Advances in Channel Coding for 5G and Beyond

Submission Deadline: 31 July 2018

Submission Deadline: 31 July 2018

IEEE Access invites manuscript submissions in the area of Advances in Channel Coding for 5G and Beyond.

In 1948, Shannon introduced the concept of channel capacity and proved the existence of error-correction codes (ECCs) that can realize reliable communication at any rate lower than the capacity. In the following 45 years, many researchers have endeavored to search for capacity-approaching ECCs, but obtained slow progress. Following the remarkable success of turbo codes in 1993, low-density parity-check (LDPC) codes were rediscovered. Since then, capacity-approaching ECCs have attracted more and more attention because it can significantly improve the performance of a myriad of communication systems, such as wireless communication systems, deep-space communication systems, optical communication systems, underwater acoustic communication systems, and data storage systems.

Compared with turbo codes, LDPC codes can achieve better performance and faster decoding. As such, LDPC codes have attracted growing interests in both academia and industry. Furthermore, many meritorious variants of LDPC codes, such as protograph LDPC codes and spatially coupled LDPC codes, were developed in the past decade. In parallel with the advances in LDPC-based codes, some other capacity-approaching coding methodologies were conceived. In particular, as the first constructive codes achieving the capacity, Polar codes outperform LDPC codes in certain cases and represent an emerging class of ECCs for future wireless communications. Meanwhile, another powerful class of ECCs, called rateless codes (e.g., Luby transform (LT) codes and Raptor codes), was also extensively investigated. In practical applications, rateless codes are very suitable for scenarios where the channel state information (CSI) is unavailable at the transmitter terminal.

Recently, LDPC codes have been selected for the Enhanced Mobile Broadband (eMBB) data channels for 5G New Radio, while Polar codes have been chosen for the corresponding control channel. Beyond any doubt, LDPC codes, Polar codes, and their variants will find more deployment in many other applications and will be included in other new standards in the future. Nevertheless, the design of such codes for the next-generation wireless communication systems is still in its infancy. There are a range of open issues waiting to be addressed.

This Special Section in IEEE Access will focus on the theoretical and practical design issues of ECCs for 5G and beyond. Our aim is to bring together researchers, industry practitioners, and individuals working on the related areas to share their new ideas, latest findings, and state-of-the-art achievements with others. Both comprehensive surveys and original technical contributions are welcome. The topics of interest include, but are not limited to:

  • LDPC codes
  • Polar codes
  • Rateless codes and their variants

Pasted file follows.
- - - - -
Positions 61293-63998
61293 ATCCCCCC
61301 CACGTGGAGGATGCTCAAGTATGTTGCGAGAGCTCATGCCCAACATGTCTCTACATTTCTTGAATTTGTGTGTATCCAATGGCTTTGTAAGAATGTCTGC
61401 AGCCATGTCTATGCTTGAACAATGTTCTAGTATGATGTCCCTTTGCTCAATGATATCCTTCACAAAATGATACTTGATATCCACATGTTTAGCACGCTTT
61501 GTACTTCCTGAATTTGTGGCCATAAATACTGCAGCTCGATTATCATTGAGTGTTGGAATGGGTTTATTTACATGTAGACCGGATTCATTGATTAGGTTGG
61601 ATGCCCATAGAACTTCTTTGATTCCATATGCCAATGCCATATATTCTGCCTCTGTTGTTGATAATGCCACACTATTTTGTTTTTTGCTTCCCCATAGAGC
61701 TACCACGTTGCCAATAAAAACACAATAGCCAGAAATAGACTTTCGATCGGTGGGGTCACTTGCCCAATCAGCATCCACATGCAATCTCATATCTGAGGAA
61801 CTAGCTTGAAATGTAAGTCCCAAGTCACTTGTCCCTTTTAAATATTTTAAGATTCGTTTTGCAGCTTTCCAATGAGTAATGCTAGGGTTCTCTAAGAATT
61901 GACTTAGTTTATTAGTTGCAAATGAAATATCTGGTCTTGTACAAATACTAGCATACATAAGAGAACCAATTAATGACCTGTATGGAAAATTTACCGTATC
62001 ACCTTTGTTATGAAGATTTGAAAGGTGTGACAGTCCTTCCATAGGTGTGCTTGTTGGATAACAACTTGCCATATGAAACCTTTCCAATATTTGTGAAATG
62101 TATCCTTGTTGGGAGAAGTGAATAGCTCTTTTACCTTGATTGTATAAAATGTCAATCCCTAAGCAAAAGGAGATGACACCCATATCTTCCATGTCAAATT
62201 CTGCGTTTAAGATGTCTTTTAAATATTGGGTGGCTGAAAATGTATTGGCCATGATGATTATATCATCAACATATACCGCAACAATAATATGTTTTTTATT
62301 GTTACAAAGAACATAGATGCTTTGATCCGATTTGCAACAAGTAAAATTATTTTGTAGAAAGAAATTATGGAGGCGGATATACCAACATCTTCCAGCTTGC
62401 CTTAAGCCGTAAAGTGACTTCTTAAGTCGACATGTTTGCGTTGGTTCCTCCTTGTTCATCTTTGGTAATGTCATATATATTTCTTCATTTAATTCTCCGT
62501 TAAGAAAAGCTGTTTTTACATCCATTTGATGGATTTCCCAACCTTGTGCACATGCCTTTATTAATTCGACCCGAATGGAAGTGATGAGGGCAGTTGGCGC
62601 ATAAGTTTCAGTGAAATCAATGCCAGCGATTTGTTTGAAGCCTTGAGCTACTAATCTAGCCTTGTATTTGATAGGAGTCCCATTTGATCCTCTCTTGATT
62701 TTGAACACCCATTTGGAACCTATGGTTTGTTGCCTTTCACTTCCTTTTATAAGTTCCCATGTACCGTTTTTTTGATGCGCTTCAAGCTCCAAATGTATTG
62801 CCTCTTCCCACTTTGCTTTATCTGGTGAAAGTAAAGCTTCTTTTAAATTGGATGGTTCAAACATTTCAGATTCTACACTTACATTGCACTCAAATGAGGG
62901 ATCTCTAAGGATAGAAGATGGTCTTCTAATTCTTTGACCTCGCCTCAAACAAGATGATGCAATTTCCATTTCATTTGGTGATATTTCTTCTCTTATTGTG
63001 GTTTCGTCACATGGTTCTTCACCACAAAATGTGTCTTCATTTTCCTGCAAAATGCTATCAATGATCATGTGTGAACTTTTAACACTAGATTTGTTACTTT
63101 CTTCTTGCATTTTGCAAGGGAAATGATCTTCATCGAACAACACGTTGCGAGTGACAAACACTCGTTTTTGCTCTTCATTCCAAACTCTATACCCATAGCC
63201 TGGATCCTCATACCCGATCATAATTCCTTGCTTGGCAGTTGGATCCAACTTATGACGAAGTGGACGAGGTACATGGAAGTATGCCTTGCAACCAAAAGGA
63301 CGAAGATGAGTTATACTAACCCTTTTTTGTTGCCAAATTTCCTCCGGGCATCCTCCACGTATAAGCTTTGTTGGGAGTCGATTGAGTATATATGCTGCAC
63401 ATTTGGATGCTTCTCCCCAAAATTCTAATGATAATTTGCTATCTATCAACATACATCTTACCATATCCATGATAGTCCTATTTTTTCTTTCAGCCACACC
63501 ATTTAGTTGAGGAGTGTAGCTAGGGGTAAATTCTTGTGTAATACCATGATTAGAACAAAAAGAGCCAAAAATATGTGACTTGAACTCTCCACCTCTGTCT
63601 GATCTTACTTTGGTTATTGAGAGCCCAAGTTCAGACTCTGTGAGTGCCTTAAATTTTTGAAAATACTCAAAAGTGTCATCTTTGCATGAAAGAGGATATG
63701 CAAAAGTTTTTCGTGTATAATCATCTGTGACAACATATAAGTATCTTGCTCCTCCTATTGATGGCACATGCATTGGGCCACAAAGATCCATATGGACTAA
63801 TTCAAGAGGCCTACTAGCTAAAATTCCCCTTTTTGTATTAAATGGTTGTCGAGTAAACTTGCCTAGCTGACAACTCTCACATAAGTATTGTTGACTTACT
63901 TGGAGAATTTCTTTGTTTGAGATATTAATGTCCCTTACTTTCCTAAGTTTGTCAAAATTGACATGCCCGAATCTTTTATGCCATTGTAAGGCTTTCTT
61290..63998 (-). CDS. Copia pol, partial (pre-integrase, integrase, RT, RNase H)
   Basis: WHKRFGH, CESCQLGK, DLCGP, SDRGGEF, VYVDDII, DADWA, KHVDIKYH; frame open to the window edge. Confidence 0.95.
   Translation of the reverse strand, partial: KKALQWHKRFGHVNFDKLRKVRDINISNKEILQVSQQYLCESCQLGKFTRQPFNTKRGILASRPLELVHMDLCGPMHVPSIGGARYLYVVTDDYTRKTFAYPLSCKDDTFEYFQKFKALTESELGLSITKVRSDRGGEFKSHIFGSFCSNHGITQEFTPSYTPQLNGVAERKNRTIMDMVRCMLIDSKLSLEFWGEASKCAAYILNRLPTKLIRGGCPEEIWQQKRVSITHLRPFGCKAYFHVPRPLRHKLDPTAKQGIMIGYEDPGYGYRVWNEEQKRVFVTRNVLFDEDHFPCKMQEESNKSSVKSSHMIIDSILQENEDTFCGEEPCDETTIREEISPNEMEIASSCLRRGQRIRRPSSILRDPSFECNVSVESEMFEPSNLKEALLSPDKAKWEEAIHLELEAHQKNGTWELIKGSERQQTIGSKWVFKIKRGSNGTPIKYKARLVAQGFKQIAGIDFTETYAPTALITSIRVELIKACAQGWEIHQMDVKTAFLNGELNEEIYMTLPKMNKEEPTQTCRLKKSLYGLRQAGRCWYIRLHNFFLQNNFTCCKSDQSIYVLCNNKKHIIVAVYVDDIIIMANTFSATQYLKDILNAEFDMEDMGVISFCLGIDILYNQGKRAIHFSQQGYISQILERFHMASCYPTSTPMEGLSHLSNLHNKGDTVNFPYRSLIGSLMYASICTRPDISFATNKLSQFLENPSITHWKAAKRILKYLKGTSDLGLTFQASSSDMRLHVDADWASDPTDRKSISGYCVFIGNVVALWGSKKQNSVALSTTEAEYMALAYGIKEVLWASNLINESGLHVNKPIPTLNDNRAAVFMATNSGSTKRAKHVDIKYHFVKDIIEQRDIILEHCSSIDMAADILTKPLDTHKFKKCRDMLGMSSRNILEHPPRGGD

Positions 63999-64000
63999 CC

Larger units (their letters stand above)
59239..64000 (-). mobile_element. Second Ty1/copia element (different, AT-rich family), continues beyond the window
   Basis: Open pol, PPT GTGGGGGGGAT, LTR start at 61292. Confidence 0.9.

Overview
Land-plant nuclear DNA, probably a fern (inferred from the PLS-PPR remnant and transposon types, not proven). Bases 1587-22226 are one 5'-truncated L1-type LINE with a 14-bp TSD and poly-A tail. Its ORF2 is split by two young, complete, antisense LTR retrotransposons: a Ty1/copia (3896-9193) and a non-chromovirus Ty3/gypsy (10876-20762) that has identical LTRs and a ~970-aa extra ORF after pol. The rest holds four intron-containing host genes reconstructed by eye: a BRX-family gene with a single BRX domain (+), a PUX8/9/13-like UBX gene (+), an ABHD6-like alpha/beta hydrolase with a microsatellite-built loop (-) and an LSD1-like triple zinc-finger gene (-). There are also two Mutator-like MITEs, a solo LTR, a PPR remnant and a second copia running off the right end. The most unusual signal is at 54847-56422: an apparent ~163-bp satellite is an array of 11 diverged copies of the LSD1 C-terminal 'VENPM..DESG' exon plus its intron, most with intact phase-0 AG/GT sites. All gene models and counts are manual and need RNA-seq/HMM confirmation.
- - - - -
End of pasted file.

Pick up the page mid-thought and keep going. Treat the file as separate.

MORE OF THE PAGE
• Development trends and challenges for turbo codes
  • LDPC convolutional codes and spatially-coupled (SC) LDPC codes
  • Protograph codes and their variants
  • Algebraic constructions of low-density graph codes
  • Codes on factor graphs
  • Density evolution (DE) and extrinsic-information-transfer (EXIT) chart techniques
  • Minimum distance or weight distribution analysis for capacity-approaching codes
  • Finite-length analytical methodologies
  • Iterative decoding and turbo-like detection algorithms
  • Low-complexity LDPC/Polar codes and their hardware implementations
  • Channel coded modulations
  • Channel coding for non-orthogonal multiple access (NOMA)
  • Low-density graph codes for source coding
  • Low-density graph codes for compressed sensing (CS)
  • Joint source-and-channel coding (JSCC)
  • Joint channel-and-physical-layer-network coding (JCPNC)
  • Coded random access
  • Applications of ECCs to physical-layer security

We also highly recommend the submission of multimedia with each article as it significantly increases the visibility, downloads, and citations of articles.

Associate Editor: Yi Fang, Guangdong University of Technology, China

Guest Editors:

  1. Lars Kildehøj Rasmussen, Royal Institute of Technology, Sweden
  2. Yong Liang Guan, Nanyang Technological University, Singapore
  3. Kai Niu, Beijing University of Posts and Telecommunications, China
  4. Francis C. M. Lau, Hong Kong Polytechnic University, Hong Kong
  5. Soon Xin Ng, University of Southampton, UK
  6. Pingping Chen, Fuzhou University, China


Relevant IEEE Access Special Sections:

  1. Index Modulation Techniques for Next-Generation Wireless Networks
  2. Non-Orthogonal Multiple Access for 5G Systems
  3. Green Signal Processing for Wireless Communications and Networking

IEEE Access Editor-in-Chief: Michael Pecht, Professor and Director, CALCE, University of Maryland

Paper submission: Contact Associate Editor and submit manuscript to:

For inquiries regarding this Special Section, please contact: fangyi@gdut.edu.cn